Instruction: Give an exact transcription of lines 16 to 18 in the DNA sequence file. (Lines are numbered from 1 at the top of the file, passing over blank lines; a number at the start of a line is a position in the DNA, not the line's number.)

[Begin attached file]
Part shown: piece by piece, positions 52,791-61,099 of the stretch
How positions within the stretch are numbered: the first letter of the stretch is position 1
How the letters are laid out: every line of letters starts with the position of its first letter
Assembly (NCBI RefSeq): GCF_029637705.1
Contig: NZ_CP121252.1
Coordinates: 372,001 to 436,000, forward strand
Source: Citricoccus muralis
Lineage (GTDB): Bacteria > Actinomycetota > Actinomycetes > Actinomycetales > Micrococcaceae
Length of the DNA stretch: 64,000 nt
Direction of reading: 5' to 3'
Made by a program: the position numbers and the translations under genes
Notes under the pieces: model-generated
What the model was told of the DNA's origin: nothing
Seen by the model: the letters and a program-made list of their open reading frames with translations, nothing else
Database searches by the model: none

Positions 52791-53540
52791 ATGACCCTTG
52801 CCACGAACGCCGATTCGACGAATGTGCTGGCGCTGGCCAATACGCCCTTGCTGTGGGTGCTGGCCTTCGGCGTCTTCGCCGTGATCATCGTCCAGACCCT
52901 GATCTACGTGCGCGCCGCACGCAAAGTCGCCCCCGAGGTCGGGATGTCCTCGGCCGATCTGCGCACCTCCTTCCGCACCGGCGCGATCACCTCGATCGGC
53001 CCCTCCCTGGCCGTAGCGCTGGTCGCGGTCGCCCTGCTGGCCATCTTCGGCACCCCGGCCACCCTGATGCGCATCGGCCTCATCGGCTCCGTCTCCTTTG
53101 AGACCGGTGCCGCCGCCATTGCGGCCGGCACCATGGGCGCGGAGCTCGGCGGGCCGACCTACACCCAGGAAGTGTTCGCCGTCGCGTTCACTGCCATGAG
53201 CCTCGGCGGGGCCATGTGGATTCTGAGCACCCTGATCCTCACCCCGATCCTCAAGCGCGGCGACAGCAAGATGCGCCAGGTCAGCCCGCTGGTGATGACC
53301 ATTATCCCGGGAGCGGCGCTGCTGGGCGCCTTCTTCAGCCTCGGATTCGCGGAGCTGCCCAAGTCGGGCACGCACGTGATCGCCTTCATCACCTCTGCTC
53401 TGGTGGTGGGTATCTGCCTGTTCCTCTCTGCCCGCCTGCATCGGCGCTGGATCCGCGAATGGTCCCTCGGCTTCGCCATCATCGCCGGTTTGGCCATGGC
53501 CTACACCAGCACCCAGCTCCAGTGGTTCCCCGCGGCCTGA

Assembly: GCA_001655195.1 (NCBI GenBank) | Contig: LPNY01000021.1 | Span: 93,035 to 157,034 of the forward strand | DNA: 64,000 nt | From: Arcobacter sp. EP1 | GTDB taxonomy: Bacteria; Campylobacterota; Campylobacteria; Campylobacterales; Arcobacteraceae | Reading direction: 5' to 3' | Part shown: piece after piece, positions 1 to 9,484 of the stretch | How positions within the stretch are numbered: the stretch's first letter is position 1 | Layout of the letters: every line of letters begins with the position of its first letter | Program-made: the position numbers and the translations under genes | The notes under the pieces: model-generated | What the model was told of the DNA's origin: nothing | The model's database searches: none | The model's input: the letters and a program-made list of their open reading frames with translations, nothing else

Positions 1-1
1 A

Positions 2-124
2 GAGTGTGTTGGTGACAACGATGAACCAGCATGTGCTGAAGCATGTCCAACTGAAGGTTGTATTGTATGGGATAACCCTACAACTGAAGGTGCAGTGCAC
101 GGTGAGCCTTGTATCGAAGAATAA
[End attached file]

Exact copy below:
Positions 52791-53540
52791 ATGACCCTTG
52801 CCACGAACGCCGATTCGACGAATGTGCTGGCGCTGGCCAATACGCCCTTGCTGTGGGTGCTGGCCTTCGGCGTCTTCGCCGTGATCATCGTCCAGACCCT